By C. Aileen Blaine
Though the pandemic has caused many to feel lonely or isolated, Youngstown State University’s Student Counseling Services is kicking off the spring semester with some new groups and activities.
Ann Jaronski, director of Student Counseling Services, said it’s sometimes difficult getting enough people together to have a meaningful group experience, but the pandemic has brought to light how many are craving connections with others.
“We’ve been so separate and apart for the last two years that coming together or being in the same space with people — just in and of itself — can be very healing for people,” she said.
Jaronski acknowledged that though some may be unsure about joining support groups with strangers, Student Counseling Services will assist in fostering a helpful community.
“It’s normal to be apprehensive or nervous going into the unknown,” she said. “But that’s normal. That’s a piece of what we as therapists are trained to deal with.”
In addition to the new groups sessions, counseling services has also joined resources with the Andrews Student Recreation and Wellness Center to offer the campus community biofeedback and light therapy devices for checkout.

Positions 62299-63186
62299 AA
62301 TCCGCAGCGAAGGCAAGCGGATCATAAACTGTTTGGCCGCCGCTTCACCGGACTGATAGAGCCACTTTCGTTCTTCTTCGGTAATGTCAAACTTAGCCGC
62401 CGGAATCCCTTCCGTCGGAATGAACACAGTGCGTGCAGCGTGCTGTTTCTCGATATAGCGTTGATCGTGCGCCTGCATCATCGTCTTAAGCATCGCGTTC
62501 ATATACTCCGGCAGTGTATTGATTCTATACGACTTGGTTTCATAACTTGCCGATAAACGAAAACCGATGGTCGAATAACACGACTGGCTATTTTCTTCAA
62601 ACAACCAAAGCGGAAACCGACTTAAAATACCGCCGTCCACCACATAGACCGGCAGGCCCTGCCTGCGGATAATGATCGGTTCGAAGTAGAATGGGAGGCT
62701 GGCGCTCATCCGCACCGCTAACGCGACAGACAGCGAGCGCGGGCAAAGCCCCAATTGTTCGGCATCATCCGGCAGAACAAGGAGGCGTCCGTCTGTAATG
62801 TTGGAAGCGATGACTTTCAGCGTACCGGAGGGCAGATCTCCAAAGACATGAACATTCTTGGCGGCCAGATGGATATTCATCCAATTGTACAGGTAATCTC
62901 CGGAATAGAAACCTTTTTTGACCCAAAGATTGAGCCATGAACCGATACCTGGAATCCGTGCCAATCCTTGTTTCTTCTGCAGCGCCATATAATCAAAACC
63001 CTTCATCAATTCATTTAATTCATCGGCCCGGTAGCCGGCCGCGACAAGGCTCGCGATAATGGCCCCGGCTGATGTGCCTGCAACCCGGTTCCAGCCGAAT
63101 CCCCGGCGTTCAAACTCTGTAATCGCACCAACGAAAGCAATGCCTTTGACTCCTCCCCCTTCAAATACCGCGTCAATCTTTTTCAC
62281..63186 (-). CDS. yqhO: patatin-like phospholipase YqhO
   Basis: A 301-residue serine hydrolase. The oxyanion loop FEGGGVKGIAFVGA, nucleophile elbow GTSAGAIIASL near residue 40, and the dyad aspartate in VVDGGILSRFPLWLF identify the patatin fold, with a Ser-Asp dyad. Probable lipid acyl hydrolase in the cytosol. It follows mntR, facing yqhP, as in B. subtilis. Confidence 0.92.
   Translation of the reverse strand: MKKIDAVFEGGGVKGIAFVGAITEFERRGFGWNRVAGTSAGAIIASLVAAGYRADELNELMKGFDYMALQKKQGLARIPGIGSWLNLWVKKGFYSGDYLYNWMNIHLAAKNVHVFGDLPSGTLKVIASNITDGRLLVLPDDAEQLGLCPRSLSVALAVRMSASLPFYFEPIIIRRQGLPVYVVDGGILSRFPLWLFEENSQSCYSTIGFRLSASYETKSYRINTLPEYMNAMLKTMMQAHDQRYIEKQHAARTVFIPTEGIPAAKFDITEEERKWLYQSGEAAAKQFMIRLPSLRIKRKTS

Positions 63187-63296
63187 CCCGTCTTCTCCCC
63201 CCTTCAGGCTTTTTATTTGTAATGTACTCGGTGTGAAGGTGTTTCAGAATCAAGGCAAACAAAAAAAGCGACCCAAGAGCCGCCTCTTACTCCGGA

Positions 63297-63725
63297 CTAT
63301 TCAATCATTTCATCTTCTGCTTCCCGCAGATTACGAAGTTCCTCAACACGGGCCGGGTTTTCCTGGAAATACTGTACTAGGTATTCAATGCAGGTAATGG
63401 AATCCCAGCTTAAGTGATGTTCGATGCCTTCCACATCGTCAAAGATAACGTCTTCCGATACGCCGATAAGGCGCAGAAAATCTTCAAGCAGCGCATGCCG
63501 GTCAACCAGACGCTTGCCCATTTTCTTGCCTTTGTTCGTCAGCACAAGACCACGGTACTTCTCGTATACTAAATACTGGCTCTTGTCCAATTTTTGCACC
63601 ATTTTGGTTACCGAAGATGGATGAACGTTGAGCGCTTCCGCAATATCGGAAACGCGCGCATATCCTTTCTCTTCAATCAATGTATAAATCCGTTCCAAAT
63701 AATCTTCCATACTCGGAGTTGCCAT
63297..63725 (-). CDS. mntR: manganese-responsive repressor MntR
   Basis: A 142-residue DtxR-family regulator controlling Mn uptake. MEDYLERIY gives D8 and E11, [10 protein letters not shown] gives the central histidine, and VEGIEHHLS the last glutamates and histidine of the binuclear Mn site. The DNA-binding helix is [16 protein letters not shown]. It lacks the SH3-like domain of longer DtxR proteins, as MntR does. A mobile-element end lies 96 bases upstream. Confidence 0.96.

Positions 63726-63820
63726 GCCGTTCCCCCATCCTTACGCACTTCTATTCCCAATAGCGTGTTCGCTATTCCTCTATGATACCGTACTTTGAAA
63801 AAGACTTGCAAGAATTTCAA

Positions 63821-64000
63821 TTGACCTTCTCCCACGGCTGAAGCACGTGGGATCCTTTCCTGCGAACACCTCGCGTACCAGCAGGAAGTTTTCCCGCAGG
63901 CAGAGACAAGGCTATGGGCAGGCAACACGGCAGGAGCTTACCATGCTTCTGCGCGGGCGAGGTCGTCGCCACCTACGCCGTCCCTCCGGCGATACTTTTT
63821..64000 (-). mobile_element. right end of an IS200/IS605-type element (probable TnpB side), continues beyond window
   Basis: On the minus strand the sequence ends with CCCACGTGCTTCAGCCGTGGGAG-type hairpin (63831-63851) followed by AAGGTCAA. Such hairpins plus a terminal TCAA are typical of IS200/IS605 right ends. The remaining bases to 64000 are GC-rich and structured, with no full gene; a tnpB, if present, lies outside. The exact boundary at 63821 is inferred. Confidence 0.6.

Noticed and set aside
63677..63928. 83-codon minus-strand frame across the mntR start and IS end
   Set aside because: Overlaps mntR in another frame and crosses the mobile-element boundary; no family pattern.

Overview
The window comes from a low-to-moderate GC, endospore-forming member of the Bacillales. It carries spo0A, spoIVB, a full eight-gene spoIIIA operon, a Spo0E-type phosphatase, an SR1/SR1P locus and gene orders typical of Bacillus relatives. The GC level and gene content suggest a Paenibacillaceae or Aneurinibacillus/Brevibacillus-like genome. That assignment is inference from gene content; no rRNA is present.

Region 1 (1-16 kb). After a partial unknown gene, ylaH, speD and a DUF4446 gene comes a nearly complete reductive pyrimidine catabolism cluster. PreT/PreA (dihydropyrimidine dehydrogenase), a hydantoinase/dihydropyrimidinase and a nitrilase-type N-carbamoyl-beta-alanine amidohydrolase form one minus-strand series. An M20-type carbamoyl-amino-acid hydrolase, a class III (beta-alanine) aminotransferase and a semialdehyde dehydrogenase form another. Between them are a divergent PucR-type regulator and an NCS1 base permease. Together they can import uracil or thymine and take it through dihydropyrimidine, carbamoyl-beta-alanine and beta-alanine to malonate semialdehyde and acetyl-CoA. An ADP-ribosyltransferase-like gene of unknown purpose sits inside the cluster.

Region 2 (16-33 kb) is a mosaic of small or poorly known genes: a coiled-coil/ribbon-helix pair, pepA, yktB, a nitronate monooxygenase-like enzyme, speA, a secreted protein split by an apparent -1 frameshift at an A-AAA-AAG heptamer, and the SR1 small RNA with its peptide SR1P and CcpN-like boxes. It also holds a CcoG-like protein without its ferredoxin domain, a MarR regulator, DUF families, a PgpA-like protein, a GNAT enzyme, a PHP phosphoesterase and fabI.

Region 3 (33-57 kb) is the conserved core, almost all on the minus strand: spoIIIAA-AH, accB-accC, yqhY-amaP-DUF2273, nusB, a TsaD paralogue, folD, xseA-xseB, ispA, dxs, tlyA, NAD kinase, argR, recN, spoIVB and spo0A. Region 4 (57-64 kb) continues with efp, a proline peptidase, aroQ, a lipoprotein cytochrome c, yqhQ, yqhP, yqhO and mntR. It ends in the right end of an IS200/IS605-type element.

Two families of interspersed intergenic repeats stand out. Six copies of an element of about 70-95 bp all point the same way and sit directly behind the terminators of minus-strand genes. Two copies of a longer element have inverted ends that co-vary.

“We know that the shorter days — the gray days — are not really conducive to uplifting people’s moods, especially if they’re sensitive to light,” Jaronski said.
Light therapy can help reduce the symptoms of seasonal affective disorder, sleep disorders and forms of depression by using LED lights that mimic sunlight. The boxes can also help increase the effectiveness of antidepressants and mental health counseling.
As with any supplemental treatments, those with certain conditions should check with their health care professionals before engaging in biofeedback or light therapies. More information about the biofeedback and light therapy resources can be found on the counseling services’ website.
For those considering seeking mental health assistance, Jaronski wants to reassure them that all appointments and matters discussed are kept confidential.
“We’re not sharing information with faculty, friends, family or random people on the street,” she said. “And we’re used to talking to all kinds of people, we’re used to talking to people who might not know what to say or how to say it.”
The office also offers an after-hours hotline service for those who are having a mental health crisis or need to talk to a mental health professional.
“Mental health issues don’t necessarily limit themselves to normal business hours,” Jaronski said.
The hotline can be reached by selecting the menu option under the office’s main phone number at 330-941-3737.
Upcoming groups include the following:
- Telling Your Story: 3 p.m. Feb. 2, 9 and 16
- Managing Anxiety/Stress for a Healthy Life: 12 p.m. every Friday
- Managing Life Transitions: 2 p.m. Feb. 1, 8, 15 and 22
- Step Out of Social Anxiety: 3 p.m. Feb 3, 10, 17 and 24; March 17, 24 and 31; April 7
- Self Care: 12 p.m. March 15, 22 and 29; April 5
- Gratitude — Finding Meaning and Thriving: 3 p.m. March 30; April 6, 13 and 20
For more information on groups and resources available this semester, visit Student Counseling Services’ website.